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My Phone Call to France
Phyllis Wax

and right away I'm stuck.
Do I respond allo or bonjour?
The dated French I learned
in high school scrapes the sides
of the tunnel leading from then to now,
dropping verbs and adjectives along the way. 
I limp behind, stumbling over them,
mangling some in the process.
Finally I mutter Parlez vous anglais? meaning   
please help— extend your hand,
help me over that curb! But no.
And then
My tongue is semi-paralyzed.
The phrases I practiced falter, can't make it
up the steps to enter. This conversation
is not accessible. 
© by Phyllis Wax.
Used with the author's permission.

Phyllis Wax writes in Milwaukee, Wisconsin on a bluff overlooking Lake Michigan.  A lover of warm weather, she watches the snow come and go, waiting and hoping for spring. From the window in front of her desk, she observes an abundance of migrating birds, several generations of turkeys, and the occasional fox, deer, and raccoon. Some of those make their way into her poetry. Phyllis has read her poems on the radio, in coffee shops, in libraries and bars, and her work has appeared in numerous journals and anthologies.


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I have known Phyllis' poetry for decades and it never disappoints! I look forward to each new addition. Susan W.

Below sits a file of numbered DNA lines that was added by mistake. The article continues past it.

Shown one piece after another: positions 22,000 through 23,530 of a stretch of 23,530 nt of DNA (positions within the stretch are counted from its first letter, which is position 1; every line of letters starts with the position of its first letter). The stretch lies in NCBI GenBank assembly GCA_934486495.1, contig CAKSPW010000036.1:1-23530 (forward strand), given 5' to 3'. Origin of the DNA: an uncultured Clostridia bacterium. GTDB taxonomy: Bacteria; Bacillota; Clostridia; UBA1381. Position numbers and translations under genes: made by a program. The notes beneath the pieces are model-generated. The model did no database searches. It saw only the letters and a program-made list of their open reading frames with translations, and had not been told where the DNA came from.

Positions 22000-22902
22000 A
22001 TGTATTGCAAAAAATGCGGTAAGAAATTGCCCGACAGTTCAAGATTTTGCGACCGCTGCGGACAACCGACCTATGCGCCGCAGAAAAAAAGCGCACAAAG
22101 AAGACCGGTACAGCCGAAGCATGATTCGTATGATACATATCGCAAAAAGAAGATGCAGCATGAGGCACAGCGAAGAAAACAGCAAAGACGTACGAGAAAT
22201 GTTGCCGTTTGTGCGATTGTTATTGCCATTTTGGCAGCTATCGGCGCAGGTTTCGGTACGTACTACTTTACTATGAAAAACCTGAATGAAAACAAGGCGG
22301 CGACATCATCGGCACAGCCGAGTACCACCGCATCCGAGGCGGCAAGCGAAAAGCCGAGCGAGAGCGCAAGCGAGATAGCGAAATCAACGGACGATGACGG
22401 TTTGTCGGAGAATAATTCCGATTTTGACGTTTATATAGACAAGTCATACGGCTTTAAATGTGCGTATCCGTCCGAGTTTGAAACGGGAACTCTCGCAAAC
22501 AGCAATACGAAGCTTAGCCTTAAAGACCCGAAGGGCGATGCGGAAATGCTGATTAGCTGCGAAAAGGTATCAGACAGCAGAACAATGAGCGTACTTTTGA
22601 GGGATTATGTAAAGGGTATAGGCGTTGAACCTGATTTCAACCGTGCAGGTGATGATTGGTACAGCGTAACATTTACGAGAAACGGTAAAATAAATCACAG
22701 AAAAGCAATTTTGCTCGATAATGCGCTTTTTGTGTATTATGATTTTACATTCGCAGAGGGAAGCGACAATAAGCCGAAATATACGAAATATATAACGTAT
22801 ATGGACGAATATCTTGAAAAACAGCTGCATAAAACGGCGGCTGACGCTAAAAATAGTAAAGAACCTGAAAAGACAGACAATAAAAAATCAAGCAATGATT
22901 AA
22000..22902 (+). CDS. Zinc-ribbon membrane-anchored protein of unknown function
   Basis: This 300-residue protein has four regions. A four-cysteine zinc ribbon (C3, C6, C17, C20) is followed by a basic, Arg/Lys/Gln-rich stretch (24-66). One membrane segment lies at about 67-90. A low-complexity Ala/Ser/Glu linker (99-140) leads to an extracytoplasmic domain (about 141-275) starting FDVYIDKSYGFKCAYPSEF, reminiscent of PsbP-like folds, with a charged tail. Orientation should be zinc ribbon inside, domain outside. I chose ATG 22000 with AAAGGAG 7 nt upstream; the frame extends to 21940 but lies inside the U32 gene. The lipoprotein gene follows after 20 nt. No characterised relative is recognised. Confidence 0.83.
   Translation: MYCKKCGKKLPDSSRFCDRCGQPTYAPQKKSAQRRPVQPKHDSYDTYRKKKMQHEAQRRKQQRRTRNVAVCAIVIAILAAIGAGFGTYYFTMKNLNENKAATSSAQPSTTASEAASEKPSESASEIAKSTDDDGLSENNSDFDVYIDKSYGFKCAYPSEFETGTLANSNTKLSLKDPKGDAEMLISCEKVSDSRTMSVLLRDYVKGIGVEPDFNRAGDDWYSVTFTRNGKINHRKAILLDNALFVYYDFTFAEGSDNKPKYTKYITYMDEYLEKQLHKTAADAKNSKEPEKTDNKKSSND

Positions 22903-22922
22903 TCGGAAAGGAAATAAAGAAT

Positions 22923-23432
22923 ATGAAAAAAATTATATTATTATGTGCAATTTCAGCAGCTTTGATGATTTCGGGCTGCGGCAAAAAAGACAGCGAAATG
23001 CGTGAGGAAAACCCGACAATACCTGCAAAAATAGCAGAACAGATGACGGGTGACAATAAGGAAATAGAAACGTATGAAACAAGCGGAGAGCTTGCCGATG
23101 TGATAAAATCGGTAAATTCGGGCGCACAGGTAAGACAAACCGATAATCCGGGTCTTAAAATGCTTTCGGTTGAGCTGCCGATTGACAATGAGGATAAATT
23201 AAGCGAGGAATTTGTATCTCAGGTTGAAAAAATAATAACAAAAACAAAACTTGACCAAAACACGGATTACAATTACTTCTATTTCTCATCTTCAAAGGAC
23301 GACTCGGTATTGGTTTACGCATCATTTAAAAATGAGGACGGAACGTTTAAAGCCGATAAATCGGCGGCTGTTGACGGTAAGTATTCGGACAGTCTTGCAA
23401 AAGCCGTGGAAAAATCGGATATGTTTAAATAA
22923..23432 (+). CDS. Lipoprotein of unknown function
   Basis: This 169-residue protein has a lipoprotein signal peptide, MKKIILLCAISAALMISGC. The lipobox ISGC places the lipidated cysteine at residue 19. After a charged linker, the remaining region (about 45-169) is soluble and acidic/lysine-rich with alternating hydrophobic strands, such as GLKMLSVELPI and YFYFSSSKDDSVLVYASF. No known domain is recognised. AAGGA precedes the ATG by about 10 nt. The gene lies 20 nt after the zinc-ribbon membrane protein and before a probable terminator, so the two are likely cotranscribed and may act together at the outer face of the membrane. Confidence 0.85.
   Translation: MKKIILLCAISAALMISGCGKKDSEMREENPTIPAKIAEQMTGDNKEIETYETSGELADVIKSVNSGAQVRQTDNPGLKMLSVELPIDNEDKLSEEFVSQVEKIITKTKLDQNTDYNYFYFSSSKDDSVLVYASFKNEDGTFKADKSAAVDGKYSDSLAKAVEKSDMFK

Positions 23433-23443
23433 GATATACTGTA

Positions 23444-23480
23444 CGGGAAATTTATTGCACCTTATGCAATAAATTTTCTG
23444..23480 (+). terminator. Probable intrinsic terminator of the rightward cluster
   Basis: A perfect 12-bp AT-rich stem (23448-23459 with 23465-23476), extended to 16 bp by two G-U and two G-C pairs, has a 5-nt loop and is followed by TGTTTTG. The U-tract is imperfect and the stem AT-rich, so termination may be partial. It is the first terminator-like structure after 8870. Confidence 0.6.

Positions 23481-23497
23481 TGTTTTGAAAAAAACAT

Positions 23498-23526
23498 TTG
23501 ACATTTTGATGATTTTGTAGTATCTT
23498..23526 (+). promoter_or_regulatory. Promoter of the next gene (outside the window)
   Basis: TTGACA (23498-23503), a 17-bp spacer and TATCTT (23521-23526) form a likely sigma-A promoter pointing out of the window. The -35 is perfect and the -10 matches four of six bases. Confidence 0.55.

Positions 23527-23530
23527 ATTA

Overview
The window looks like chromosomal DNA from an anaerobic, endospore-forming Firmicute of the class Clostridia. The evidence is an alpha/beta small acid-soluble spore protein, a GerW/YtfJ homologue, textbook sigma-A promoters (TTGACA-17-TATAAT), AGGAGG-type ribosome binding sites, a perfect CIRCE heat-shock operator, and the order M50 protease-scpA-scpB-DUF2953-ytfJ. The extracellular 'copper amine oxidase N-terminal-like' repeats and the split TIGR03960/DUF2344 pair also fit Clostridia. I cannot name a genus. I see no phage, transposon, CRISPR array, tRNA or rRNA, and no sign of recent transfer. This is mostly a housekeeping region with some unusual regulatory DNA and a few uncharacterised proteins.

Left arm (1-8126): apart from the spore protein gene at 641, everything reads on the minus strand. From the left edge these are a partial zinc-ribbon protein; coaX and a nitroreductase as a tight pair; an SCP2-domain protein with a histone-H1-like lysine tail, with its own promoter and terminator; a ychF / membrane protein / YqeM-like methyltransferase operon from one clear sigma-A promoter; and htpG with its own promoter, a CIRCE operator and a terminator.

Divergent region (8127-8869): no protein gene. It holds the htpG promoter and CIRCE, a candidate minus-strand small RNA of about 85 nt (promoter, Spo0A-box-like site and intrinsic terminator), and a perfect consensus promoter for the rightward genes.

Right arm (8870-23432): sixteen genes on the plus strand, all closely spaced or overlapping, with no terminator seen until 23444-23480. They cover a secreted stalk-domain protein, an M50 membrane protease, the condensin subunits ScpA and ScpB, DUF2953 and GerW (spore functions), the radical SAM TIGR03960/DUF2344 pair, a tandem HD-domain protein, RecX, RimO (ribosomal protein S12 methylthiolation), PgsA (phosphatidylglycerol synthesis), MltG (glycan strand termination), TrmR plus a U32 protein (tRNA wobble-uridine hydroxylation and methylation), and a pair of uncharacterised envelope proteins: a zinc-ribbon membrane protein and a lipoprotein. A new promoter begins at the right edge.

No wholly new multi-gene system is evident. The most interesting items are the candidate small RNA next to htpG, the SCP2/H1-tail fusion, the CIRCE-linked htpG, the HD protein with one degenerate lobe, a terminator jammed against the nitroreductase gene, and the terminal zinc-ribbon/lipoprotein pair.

Posted 07/01/2012 03:54 PM
Terrific poem, Phyllis and such fun to read. Though I know that sinking feeling. Remember it from being lost in Provence. Fractured Italian helped. Allo.
Posted 06/27/2012 09:14 PM
Great, fun poem! Doris
Posted 06/27/2012 12:21 PM
Tyler Gabrysh:
One can feel the conversation breakdown by the change in sudden rhythm, and then a return; 'This conversation is not accessible.' is then perfect!
Posted 06/27/2012 12:12 PM
Oui, oui! C'est vrai! Rusty too, but maybe correct!
Posted 06/27/2012 10:59 AM
This poem nails it. This is exactly how I felt on a recent trip to Mexico.
Posted 06/27/2012 10:50 AM
We have an inside joke about George's first phone conversation with a French woman in Avignon. Not understanding anything the woman was saying, George wanted to end the "conversation." The only thing that entered his overwhelmed mind to end the call was a cheerful "Avignon!" We laugh every time we think of it. Your charming poem brought it all back. Thank you!
Posted 06/27/2012 10:31 AM
ed werstein:
Great poem as usual, Phyllis.
Posted 06/27/2012 07:41 AM
Marilyn L Taylor:
Who doesn't know that sinking feeling? Wonderful poem, Phyllis!
Posted 06/27/2012 07:32 AM
Merci beaucoup, Phyllis! Cheers, Mandi
Posted 06/27/2012 07:24 AM

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